Gray Squirrels in Eastern Tennessee
Gray squirrels are small to medium-sized rodents with bushy tails that are commonly found outdoors, climbing trees and foraging for food. Also known as tree squirrels, they get their common name from the fact that they are found in wooded and urban areas, nesting in trees to avoid predators. Gray squirrels eat a range of foods consuming roughly one and a half pounds of nuts and seeds a week. They also consume tree bark, tree buds, berries, and some types of fungi found in the forests.
Gray Squirrel Habitat
Squirrels utilize two types of nests: tree cavity dens and leaf nests called dreys. Leaf nests are usually used during summer and are found in the top fork of a tree or in the crotch of a limb. The number of active nests per squirrel is thought to be about three, depending on the density of squirrels in the area. Most squirrels are capable of constructing a nest in one day. If they have access, they will build nests in attics or structures. Once inside, these rodents will gnaw on electrical wiring in walls and attics causing shorts and possibly even fires.
Gray Squirrel Behaviors, Threats or Dangers
Squirrels do not hibernate and use their nests for resting and shelter, especially during the cold winter months. If you notice a squirrel’s nest on your property, do not attempt to remove it yourself. Squirrels may bite or attack if provoked, especially if their young are present. Squirrels may carry bacterial diseases that can be spread to humans through bites or by coming into contact with their feces. Signs of a gray squirrel infestation include noises in attics, chimneys, walls, or vents. Holes in siding damaged bird feeders and chewed wires and insulation are evidence of squirrel nests in the attic.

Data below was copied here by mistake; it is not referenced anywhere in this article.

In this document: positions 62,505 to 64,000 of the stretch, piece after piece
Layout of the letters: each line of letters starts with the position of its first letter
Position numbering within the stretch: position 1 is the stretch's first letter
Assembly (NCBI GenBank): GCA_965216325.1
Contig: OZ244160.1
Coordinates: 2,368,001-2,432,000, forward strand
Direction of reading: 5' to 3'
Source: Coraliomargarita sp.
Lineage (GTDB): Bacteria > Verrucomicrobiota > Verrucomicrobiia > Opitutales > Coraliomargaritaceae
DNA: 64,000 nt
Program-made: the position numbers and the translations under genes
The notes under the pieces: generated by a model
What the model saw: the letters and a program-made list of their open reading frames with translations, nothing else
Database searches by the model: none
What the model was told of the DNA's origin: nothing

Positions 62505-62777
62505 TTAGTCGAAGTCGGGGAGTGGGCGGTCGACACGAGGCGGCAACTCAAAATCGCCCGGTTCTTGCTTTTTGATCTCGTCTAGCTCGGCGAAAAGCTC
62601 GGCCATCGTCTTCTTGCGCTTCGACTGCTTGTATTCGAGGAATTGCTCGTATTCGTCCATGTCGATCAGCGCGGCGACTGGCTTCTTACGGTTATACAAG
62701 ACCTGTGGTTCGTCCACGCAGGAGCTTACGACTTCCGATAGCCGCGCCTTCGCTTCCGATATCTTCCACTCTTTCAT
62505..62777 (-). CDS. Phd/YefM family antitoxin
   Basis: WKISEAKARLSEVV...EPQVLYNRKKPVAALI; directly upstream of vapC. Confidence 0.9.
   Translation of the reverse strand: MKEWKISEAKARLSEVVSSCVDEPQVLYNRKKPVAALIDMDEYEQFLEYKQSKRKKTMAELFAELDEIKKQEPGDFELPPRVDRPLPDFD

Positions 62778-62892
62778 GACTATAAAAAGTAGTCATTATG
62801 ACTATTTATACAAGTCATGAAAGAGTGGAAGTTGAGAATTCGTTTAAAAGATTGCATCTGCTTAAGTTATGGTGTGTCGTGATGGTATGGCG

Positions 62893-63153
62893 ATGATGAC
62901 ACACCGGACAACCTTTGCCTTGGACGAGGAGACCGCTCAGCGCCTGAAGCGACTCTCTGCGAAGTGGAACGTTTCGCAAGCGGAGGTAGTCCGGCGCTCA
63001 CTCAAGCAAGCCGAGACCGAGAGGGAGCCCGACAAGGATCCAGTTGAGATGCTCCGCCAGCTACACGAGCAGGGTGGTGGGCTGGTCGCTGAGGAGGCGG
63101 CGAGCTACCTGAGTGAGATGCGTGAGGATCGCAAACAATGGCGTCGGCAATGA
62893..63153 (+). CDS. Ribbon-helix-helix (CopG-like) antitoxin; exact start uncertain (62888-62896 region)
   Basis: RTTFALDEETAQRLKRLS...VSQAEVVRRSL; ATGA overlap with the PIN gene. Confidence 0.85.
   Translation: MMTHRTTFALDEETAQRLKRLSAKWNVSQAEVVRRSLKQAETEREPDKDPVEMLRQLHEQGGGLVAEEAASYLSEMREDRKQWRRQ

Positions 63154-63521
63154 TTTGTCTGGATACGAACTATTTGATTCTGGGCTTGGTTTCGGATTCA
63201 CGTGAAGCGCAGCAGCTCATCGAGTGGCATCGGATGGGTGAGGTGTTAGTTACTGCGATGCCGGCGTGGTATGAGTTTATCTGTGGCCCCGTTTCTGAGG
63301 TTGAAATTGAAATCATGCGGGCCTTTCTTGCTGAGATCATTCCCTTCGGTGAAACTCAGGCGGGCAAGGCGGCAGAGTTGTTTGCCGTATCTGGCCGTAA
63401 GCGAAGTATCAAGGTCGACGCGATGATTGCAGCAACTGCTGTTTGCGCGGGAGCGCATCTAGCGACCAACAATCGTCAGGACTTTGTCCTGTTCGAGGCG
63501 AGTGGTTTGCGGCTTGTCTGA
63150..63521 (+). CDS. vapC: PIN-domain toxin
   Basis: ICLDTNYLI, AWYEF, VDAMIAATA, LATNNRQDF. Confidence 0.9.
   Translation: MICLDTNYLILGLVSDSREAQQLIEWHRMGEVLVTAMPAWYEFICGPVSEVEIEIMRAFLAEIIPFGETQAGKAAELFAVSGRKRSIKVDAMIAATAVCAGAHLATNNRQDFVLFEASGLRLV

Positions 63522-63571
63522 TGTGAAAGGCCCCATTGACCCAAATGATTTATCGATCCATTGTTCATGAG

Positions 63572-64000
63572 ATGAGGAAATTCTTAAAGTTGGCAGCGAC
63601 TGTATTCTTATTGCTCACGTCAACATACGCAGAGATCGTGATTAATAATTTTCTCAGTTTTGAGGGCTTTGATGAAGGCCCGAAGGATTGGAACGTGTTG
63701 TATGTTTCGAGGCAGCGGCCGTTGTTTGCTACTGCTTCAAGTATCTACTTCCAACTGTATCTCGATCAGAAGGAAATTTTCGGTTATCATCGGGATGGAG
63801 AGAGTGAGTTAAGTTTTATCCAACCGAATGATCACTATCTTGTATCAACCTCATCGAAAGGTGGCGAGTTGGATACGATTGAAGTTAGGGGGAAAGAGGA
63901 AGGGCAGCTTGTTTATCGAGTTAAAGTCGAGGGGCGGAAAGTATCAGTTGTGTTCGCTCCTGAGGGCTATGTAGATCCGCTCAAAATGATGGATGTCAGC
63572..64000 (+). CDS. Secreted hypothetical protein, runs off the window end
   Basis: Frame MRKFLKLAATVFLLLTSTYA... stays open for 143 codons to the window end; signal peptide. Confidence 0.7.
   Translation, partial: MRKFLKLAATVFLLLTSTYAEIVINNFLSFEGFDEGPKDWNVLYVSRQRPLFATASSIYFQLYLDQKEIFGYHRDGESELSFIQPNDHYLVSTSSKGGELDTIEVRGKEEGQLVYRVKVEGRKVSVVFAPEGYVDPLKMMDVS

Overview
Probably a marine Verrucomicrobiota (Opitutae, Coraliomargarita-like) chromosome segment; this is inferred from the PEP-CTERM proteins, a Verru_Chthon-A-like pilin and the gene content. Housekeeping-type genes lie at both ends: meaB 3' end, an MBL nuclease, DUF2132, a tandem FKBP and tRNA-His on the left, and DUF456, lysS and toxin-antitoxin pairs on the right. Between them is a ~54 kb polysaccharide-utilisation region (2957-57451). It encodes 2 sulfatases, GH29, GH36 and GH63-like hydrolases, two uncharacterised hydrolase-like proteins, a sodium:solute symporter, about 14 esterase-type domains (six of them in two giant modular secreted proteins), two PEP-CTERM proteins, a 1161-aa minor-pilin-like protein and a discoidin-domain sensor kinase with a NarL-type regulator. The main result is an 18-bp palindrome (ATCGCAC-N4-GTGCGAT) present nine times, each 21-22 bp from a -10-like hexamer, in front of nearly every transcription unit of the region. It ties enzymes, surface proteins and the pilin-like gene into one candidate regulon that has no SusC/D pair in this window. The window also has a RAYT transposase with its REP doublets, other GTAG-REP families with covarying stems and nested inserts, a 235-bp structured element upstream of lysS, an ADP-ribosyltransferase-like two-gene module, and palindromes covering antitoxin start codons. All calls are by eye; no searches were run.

Gray Squirrel Prevention
To prevent a gray squirrel infestation, seal all possible entry points around the house, including small openings and cracks around doors and windows. Screen vents and openings to chimneys and keep food in airtight containers. Keep tight-fitting lids on trash bins and cut tree limbs back 6 to 8 feet from the roofline. Thoroughly inspect wires, insulation, and walls for gnaw marks which signal a possible infestation.
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